Having decided that equity release is right for you, you need to choose between a lifetime mortgage and a home reversion plan. Both allow you to tap into your home’s equity and benefit from extra funds during your retirement. You can continue living in your home without worrying about monthly repayments but there are distinct differences between the two options. We’ll detail the differences between them here so that you have a better understanding of what each type entails.
A lifetime mortgage
This type of mortgage involves taking a loan out against your home without having to make monthly repayments, although you can choose a plan where you pay the interest. You retain ownership of your home and can choose to receive one lump sum or smaller sums. The interest on the loan is compounded, which means you pay interest on the interest. Your estate repays the loan and the compounded interest to the lender when you move into long-term care or die. If you are living as a couple, nothing is repaid until the last one of you either moves into a residential care home or passes away. This provides security and peace of mind knowing that you can live there for the rest of your lives.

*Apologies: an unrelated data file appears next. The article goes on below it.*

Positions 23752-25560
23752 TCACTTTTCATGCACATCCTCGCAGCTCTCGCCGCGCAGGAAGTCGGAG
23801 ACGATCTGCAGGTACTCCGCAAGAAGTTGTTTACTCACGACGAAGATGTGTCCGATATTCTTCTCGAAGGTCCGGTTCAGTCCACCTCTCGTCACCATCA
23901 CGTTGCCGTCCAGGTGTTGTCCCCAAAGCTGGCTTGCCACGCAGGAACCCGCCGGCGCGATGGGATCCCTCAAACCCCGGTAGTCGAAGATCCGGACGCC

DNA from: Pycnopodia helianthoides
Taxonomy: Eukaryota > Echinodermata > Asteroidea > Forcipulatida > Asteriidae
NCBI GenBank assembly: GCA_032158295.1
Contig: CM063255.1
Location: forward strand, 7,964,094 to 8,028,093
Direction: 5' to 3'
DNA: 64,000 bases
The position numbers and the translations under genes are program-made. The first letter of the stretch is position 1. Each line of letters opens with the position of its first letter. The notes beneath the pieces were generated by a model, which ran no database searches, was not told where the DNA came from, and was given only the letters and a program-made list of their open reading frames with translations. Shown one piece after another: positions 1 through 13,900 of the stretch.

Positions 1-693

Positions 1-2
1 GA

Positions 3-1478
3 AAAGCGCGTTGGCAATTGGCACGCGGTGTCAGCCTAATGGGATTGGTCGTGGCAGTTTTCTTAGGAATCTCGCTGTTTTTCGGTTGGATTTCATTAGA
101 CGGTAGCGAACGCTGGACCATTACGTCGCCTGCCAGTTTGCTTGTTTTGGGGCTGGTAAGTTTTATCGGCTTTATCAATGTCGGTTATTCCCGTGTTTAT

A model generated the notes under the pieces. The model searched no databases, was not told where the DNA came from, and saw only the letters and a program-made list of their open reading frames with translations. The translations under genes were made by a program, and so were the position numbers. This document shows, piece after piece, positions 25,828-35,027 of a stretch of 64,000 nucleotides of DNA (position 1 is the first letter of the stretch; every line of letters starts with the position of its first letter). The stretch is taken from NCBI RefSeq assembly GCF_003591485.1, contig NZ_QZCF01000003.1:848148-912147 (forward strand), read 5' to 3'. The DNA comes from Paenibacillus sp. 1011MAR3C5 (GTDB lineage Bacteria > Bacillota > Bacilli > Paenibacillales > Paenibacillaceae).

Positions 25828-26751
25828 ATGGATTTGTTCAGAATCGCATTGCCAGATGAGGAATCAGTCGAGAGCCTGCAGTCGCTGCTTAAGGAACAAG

There are various lifetime mortgages to consider. Here are the main ones:
- Roll-up lifetime mortgage: You receive a lump sum and don’t make any monthly repayments. The interest is rolled up (compounded) and added to the total loan. The loan and compounded interest are repaid when you go into long-term care or die. The interest rate for this type of plan is usually fixed, which protects you against future rate increases.
- Drawdown lifetime mortgage: You receive a smaller sum initially then further amounts over time, either regularly or when you need the cash. This gives you more flexibility with your finances. The interest is compounded but it’s only charged on the amount you’ve withdrawn, not the total amount available to withdraw. This means your debt increases more slowly than it does with a roll-up lifetime mortgage. Each withdrawal may incur a different rate but the interest rate on your initial loan will stay the same.